Scientists develop state-of-the-art subsea holographic camera

Scientists develop state-of-the-art subsea holographic camera

Scientists at the University of Aberdeen have developed one of the most advanced subsea holographic cameras in the world, capable of rapid 3D imaging of marine organisms and microparticles.

The weeHoloCam is the most compact device of its type, as well as the fastest in terms of image processing time.

It was developed as part of a project funded by the Defence & Security Accelerator (DASA), a part of the MoD, and can be used for a variety of subsea applications – for example studying marine habitats and organisms in precise detail, or monitoring ocean microplastic pollution.

A key feature of the weeHoloCam is its size – at just 9 cm in diameter, 60 cm long and weighing 3.5 kg, it is ideally suited for rapid deployment on remotely operated underwater vehicles (ROVs) and autonomous underwater vehicles (AUVs).

The technology was first tested last week, where it was deployed in the North Sea just outside Aberdeen. Around 100,000 holograms were recorded during the sea trial.

The project has been led by Dr Thangavel Thevar from the University’s School of Engineering, along with Emeritus Professor John Watson, Dr Nick Burns, Dr Amer Syed, and external consultant Mike Ockwell.

Dr Thevar said that in addition to its size, the speed at which the camera is capable of extracting images is its major advantage. 

He explained: “Until now, speed has been a major limiting factor in terms of wider practical applications of digital holography.  But with weeHoloCam, the recorded holograms are processed in near real-time, allowing scientists to visually examine images as they come in.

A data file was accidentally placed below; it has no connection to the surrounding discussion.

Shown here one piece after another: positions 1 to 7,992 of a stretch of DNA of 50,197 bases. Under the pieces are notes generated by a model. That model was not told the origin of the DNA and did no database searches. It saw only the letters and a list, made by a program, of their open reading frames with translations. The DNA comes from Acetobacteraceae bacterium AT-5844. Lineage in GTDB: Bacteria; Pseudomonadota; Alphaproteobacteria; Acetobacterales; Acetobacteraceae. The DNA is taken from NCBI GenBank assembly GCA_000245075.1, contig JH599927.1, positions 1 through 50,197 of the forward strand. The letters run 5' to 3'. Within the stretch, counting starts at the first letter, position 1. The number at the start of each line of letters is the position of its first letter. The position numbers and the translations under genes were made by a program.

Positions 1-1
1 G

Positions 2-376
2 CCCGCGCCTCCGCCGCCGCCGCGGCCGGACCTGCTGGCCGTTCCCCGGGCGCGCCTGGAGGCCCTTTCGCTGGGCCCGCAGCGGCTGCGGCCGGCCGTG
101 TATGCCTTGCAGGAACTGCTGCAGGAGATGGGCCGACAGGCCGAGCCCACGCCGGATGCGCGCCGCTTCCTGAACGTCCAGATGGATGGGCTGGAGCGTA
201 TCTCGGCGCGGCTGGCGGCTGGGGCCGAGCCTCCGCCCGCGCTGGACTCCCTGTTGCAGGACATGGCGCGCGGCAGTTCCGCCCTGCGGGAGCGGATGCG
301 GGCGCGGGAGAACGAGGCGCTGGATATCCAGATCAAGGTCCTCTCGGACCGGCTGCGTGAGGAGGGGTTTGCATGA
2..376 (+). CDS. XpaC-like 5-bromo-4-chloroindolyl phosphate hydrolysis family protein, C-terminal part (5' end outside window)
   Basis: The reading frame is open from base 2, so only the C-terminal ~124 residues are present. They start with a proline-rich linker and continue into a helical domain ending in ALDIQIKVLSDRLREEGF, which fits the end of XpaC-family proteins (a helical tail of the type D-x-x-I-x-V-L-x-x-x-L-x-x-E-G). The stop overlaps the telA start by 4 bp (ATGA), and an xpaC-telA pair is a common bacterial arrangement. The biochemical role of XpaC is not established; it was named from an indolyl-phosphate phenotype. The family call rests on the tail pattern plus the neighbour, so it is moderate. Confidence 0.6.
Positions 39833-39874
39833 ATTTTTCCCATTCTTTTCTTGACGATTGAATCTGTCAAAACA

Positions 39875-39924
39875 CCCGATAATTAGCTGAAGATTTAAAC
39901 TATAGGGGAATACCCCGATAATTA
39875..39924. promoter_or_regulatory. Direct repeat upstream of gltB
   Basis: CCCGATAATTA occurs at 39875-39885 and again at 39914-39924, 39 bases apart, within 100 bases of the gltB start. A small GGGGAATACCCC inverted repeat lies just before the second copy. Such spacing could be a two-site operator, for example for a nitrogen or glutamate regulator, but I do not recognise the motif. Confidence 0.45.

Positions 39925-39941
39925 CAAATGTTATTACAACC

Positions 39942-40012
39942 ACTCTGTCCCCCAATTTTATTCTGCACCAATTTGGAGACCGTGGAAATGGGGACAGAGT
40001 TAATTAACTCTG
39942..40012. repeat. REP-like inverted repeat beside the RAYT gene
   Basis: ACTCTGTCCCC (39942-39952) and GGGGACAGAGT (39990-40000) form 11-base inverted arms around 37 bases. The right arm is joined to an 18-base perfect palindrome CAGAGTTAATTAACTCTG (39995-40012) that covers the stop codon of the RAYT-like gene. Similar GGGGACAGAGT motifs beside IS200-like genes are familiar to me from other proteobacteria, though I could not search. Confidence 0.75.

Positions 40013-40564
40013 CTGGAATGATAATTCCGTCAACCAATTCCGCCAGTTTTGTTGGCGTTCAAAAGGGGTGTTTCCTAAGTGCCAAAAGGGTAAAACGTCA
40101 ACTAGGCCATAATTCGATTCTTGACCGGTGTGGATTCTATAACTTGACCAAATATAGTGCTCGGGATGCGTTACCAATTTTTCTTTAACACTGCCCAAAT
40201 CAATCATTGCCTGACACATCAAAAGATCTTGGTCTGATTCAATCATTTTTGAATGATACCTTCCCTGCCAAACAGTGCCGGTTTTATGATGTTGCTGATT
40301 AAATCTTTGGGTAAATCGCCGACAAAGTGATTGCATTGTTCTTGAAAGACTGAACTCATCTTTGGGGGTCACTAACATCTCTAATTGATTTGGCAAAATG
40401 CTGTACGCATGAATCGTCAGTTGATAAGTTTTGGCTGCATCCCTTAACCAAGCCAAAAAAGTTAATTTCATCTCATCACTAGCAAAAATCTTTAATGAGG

“Each hologram can be considered as a stack of thousands of 2D images, but we have developed an algorithm to rapidly reconstruct these 2D images, identify particles, and extract them to create 3D versions.

“The processing time is much faster than existing systems, which coupled with its small size makes the weeHoloCam one of the most state-of-the-art devices of its type in the world.”

The camera’s unique features will enable it to perform a variety of tasks, however the research team’s current focus is in subsea applications, and they are working with Marine Scotland Science to look at the possibilities for its use in monitoring sea plankton.

A proposal for monitoring microplastic pollution in the ocean, involving other UK Universities, is also being prepared.

Dr Thevar added: “We have presented the technology in networking events and it has already generated a lot of interest among the marine science community.

“I am very grateful to DASA for trusting us to successfully deliver this challenging project, which has surpassed all expectations. We are genuinely excited at the prospects for multi-disciplinary research that weeHoloCam will offer.”

Chris Jenkinson, DASA Project Manager was delighted with the project’s progress: “This is just the sort of innovation that DASA funding is designed to accelerate.  This has the potential to create a useful defence capability within a short number of years – truly rapid impact!”

Tim Clarke, DASA Technical Partner, from the Defence Science and Technology Laboratory (Dstl) commented: “The technical and scientific advances that the team from Aberdeen have achieved through this DASA project make the concept of near real-time holographic measurement of marine organisms and microparticles, from a small uncrewed vehicle, a real possibility.”

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